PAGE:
The third level is unlocked banner notifications. These appear at the top of your screen when your phone is unlocked. I prefer these to banners that appear when your phone is locked because they don’t entice you to pick up your phone. I also like the fact that they are accompanied by a few lines of information, so the notification isn’t a complete mystery. If it is major breaking news, you can click on it. If there is an injury to someone on your fantasy football team, it can probably wait (or not, your call).
At this level, in addition to email and text, consider a few more news sources includeing sports or entertainment. I also have LinkedIn notifications coming in, because I usually ignore them, and can often glean as much information as I need from the banners. The reason I recommend keeping some limitations is that these can cause us to fall into a common smartphone trap. You open your phone to send a text, and the next thing you know you are in a political argument with your cousin’s friend on Facebook.
The next level of notifications is the red dot in the corner of the app on your screen. This is where our social media additions kick in. We crave that red dot. Maybe someone liked our post. Maybe they commented. Maybe my friend’s uncle who I totally just owned with a comment on his political rant has responded. Maybe none of these things are important, and just induce a dopamine rush that we crave.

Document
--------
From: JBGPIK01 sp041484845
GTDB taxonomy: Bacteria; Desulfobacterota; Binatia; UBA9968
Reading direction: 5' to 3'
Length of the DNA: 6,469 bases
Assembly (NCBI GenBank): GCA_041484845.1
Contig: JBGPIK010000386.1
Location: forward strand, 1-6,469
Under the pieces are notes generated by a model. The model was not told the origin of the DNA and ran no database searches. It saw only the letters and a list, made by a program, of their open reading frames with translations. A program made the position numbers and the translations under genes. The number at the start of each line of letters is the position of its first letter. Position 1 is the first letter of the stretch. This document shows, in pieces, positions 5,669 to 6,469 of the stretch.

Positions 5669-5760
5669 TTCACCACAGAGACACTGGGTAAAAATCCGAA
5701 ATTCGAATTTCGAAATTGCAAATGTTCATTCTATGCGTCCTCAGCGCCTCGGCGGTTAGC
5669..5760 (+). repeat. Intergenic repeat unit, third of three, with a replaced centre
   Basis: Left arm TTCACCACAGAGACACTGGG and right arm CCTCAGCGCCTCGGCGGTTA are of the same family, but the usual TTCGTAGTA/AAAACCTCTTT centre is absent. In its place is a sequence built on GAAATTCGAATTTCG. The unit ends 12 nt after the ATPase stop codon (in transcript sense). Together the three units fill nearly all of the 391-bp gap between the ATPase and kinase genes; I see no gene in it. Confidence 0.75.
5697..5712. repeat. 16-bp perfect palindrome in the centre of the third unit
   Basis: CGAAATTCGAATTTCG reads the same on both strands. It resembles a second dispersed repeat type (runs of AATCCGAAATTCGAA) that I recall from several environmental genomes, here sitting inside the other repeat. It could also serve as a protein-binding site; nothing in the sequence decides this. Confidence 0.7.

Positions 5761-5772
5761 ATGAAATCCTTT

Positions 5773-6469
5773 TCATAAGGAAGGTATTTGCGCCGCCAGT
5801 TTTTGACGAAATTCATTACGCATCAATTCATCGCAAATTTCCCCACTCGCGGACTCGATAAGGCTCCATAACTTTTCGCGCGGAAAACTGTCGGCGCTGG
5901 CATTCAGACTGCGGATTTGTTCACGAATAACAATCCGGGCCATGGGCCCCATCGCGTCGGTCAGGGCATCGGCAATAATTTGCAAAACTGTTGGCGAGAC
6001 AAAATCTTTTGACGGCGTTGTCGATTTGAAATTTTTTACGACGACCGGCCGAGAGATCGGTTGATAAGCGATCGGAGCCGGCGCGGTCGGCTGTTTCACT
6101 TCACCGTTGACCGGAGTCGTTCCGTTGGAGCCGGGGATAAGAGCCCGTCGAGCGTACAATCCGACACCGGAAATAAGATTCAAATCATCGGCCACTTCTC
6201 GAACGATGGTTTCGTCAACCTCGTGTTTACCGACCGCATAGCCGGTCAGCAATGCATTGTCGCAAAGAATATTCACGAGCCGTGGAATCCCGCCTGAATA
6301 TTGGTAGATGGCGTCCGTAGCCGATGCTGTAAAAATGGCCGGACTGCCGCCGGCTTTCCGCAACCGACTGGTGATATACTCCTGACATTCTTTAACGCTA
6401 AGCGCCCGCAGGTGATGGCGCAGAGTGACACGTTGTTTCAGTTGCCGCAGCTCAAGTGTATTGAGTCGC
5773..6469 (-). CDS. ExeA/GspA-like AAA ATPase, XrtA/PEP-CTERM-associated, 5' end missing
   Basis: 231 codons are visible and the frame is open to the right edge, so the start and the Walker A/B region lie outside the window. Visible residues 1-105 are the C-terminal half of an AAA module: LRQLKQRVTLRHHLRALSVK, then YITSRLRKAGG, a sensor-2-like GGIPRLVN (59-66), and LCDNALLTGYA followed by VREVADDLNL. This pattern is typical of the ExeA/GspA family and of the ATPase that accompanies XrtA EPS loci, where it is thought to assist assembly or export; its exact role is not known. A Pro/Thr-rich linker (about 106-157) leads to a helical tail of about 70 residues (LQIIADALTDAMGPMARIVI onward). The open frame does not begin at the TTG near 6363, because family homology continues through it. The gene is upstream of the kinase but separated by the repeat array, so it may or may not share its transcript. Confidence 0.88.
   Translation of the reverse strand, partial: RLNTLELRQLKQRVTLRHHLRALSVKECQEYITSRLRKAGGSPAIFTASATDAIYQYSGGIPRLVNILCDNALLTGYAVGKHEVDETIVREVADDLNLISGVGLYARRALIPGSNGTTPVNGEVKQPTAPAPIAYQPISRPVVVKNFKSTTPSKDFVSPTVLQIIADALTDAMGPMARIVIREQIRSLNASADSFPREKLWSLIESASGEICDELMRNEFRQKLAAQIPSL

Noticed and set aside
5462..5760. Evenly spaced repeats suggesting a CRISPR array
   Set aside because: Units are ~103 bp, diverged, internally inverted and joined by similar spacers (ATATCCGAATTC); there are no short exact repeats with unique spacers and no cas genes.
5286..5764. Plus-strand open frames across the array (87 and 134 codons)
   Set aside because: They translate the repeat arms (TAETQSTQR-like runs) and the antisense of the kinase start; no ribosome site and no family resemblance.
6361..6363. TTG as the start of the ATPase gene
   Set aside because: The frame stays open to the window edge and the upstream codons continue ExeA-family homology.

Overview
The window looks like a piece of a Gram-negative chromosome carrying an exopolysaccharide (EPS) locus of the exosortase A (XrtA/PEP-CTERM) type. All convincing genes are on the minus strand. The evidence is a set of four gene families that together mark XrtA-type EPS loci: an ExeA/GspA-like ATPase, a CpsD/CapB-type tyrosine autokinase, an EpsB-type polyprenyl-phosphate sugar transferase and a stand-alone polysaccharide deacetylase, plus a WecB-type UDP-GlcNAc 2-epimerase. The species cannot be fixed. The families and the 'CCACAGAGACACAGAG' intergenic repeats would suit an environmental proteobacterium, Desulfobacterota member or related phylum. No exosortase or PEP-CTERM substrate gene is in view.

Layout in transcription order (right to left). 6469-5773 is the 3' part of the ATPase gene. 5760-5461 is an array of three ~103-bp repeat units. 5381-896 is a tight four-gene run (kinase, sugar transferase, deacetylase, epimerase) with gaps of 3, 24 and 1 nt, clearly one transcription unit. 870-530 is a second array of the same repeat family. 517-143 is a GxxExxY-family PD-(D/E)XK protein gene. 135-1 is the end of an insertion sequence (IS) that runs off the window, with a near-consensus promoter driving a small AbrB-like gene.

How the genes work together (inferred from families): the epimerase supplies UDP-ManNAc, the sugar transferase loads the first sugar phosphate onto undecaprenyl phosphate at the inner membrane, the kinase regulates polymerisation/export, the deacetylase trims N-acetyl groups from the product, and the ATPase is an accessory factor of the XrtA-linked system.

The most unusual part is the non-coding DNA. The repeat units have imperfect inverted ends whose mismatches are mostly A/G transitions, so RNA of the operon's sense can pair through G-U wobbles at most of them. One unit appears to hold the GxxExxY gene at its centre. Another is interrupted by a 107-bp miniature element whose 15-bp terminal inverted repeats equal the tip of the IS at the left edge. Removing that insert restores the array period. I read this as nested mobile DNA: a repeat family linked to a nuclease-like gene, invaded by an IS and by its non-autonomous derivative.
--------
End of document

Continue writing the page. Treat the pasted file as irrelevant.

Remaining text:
The general rule that I employ at this level is that any non-social media app can display these notifications. This doesn’t mean that you need to enable these notifications for all apps, but if an app may have significant information, and you otherwise wouldn’t open it regularly, these notifications can be useful.
Beyond the hierarchy
Social media apps are noticably missing from all four levels of the hierarchy. There is of course a fifth level to the hierarchy, which consists of apps that never display a notification. These should include all social media apps, or any app that we find ourselves unable to resist (gaming apps apply here too). The reason they should never display a notification is that we should make conscious decisions that determine when we access these social networks. We shouldn’t let algorithms decide when and how we are pulled in. Social media companies have many brilliant people working with sophisticated technology, data and algorithms all designed to “increase engagement”. This means they want you to use their platforms more. Given the limited number of hours in the day, they are competing with the time we spend dealing with the real world around us. It also means we will inevitably reach a point at which we lose control over how frequently we access their platform. Notifications are a major tool they use to get us to open their apps.
I will close with the personal recommendation that you consider deleting several social media apps from your phone. Maybe not all of them, but try a week without the apps you find yourself reflexively opening up in moments of boredom. Those that you open up without consciously thinking about it. For me it was first Facebook and then Twitter. I’m still on both social networks (although I try to limit Facebook to once a week), but just not on my phone. I can’t recommend it enough.